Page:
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The tension of the strings

Discussion in 'Strings [BG]' started by cousinofmurloc, Mar 22, 2014.

  1. cousinofmurloc


    Feb 24, 2014
    So I've been playing for about 3 months and just got a fresh pair of strings. Ernie Ball Super Slinky. My dad went with me and he's a guitarist. He kind of pushed me towards buying those strings thinking that he knows everything. Later that day he helped me string it, he thinks he knows everything and told me to cut off the ends of the strings or I will be tightening forever. Then came the tuning, I obviously can tune but my dad really wants to be involved so he helped yet again. We used an electronic tuner, everything is in tune but the strings are very loose and I can pull them together very easy, it also buzzes and clanks a lot. Should I not cut off the ends next time? Are Ernie Ball strings just ******? How tight should the strings be with the standard 45-100 gauge? String recommendations? Might I add that my old strings were about 3 years old and mostly untouched until I started playing 3 months ago. Thanks!
  2. Gorn Captain

    Gorn Captain Supporting Member

    Dec 15, 2011
    Queens, NY
    What are they tuned to?
  3. cousinofmurloc


    Feb 24, 2014
    Standard EADG
  4. bluesdogblues


    Nov 13, 2007
  5. Sponsored by:

  6. Tazz


    Jan 21, 2014
    Three loops around the tuning post is about right. Enough for a sufficient break angle over the nut and not too much to cause the windings to slip over themselves. Usually there's a little excess to be cut off in my experience. Could be that the new strings have less tension than the old set so the bass might need a quick set up. Truss rod, action etc. The string tension can vary between brand even with strings of the same gauge.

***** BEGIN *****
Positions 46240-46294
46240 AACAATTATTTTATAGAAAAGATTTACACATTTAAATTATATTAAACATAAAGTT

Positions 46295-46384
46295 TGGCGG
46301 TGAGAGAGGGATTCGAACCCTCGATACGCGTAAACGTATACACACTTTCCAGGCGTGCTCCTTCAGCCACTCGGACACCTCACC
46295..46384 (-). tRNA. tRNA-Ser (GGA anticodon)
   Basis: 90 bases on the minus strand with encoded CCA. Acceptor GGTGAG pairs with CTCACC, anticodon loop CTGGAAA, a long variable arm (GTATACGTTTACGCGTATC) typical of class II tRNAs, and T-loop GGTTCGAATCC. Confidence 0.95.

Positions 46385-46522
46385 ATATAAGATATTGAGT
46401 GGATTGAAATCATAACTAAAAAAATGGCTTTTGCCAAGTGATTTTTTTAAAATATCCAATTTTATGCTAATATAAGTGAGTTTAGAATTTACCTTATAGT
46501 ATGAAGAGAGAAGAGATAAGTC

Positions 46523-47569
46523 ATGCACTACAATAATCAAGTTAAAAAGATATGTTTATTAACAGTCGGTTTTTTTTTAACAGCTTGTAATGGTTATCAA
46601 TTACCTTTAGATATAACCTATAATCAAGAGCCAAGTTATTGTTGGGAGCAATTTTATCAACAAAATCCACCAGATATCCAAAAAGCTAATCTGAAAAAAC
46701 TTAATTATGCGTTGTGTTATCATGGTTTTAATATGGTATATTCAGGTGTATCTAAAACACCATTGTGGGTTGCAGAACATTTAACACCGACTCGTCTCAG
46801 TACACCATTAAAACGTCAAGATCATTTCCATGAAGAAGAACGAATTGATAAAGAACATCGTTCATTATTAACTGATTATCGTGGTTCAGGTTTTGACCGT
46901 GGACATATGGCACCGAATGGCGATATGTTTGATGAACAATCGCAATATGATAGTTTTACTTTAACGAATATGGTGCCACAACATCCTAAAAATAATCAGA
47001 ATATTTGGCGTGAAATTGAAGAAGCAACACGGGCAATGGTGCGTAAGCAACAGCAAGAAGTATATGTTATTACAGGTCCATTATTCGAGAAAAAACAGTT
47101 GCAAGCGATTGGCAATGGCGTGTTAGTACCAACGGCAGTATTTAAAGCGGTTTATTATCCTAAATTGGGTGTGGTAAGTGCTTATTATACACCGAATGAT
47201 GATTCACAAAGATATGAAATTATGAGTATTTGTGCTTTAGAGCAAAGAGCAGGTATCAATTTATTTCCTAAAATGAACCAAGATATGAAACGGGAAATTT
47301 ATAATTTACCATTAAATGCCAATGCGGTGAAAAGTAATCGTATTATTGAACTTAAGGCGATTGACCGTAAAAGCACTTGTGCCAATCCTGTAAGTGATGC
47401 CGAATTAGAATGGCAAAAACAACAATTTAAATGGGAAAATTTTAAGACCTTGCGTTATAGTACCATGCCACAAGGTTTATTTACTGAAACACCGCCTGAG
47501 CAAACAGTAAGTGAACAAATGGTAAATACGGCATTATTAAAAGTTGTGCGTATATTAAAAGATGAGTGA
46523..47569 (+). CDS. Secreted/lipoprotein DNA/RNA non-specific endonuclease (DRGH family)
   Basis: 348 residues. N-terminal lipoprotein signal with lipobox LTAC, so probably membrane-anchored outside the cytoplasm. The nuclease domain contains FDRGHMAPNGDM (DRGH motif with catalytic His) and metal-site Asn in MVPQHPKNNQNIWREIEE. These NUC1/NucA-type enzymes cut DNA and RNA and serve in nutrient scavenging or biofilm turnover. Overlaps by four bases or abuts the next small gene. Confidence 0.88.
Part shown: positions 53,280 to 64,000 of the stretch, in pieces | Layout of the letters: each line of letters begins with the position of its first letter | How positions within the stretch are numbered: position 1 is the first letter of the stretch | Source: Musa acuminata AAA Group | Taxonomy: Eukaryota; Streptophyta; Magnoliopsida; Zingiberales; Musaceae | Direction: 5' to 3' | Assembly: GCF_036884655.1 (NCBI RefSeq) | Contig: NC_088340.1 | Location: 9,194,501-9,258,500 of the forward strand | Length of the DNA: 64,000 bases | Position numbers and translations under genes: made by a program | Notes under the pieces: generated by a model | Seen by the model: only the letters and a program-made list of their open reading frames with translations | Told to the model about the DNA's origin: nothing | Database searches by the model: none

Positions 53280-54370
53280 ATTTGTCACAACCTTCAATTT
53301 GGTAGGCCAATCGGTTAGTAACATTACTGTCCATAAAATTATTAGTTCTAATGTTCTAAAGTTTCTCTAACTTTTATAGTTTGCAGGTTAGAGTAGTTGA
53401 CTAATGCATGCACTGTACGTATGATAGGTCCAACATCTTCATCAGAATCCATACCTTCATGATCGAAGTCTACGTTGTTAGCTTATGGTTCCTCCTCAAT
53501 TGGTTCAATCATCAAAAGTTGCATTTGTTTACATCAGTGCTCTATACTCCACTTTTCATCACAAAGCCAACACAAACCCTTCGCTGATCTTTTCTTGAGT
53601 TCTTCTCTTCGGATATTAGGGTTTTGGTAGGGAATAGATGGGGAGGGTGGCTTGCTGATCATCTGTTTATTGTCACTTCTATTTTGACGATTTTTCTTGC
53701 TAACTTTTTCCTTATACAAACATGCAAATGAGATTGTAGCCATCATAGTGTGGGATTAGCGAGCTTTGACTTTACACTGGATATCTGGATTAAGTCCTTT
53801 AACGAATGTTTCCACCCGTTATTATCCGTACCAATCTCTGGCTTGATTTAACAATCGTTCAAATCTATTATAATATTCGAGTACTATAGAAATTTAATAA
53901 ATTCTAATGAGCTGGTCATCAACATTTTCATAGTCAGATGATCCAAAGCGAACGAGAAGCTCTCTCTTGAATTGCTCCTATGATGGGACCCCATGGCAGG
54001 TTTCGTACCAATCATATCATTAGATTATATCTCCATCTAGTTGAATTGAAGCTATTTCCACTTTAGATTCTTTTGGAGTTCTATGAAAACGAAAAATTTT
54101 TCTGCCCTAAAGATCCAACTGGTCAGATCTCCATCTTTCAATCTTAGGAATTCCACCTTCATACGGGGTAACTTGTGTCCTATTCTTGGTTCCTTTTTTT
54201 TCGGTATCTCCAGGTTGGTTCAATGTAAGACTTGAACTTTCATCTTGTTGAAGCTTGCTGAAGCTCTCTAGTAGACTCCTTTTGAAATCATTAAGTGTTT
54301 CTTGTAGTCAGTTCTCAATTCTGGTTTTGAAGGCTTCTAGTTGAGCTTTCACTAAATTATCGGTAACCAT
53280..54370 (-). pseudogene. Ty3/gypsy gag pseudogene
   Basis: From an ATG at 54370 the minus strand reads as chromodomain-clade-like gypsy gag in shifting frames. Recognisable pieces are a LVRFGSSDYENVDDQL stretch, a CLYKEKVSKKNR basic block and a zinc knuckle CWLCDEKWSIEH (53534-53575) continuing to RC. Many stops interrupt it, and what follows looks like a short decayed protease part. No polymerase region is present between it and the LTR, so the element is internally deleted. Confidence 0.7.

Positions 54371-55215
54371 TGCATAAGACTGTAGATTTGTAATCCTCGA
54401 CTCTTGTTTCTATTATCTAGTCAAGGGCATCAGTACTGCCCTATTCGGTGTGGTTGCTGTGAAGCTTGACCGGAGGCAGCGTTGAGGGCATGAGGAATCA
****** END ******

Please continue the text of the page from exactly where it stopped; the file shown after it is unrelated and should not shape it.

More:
7. cousinofmurloc


    Feb 24, 2014
    Thanks, I'll cut off less next time I only have about 2 loops. I'm gonna retune it everyday and see if it changes.
  8. Gorn Captain

    Gorn Captain Supporting Member

    Dec 15, 2011
    Queens, NY
    I think there's a miscommunication here. They shouldn't be as loose as you describe. They're going significantly flat every day? All new bass strings will slowly go flat at first, but not by much.

    ....unless I'm missing something.
  9. esa372

    esa372 Supporting Member

    Aug 7, 2010
    Los Angeles, CA
    It sounds to me like the strings are tuned an octave down...
  10. Gorn Captain

    Gorn Captain Supporting Member

    Dec 15, 2011
    Queens, NY
    That's what I was thinking, but would a tuner even pick that up?

    And how could regular gauge strings get anywhere close to producing any kind of pitch tuned that low? Assuming they're somewhere around 45-105.
  11. ddnidd1

    ddnidd1 Supporting Member

    These links may help you out:

    Online Tuner That Plays Correct Pitch for Tuning Bass
  12. esa372

    esa372 Supporting Member

    Aug 7, 2010
    Los Angeles, CA
    I just tried it with my Korg DTR-1, and I could easily tune the A, D, and G strings an octave down. The tuner wouldn't go down that low on the E string, however (bottomed out at F#)... but the OP may have a tuner that can. [​IMG]
  13. Hobobob

    Hobobob Don't feed the troll, folks. Supporting Member

    Jan 25, 2011
    Camarillo, CA
    If he had a set of 50-105's on there before, the new slinky's might feel pretty loose in comparison. They're not the stiffest string out there. Also, OP could try loosening the truss rod a 1/4 turn and see if the rattling gets any better. Less tension on the neck - less forward bow - more potential for the strings to bounce off the frets.
  14. iiipopes


    May 4, 2009
    NO -- stay with three. More stability.
  15. cousinofmurloc


    Feb 24, 2014
    Thanks guys it just needed to be retuned a couple of times they're working great now, much obliged.
  16. philvanv

    philvanv Gerbil Turds, Kitsap County Turd Core

    Jul 2, 2012
    and at the bottom it says thank you, and now you can **** off

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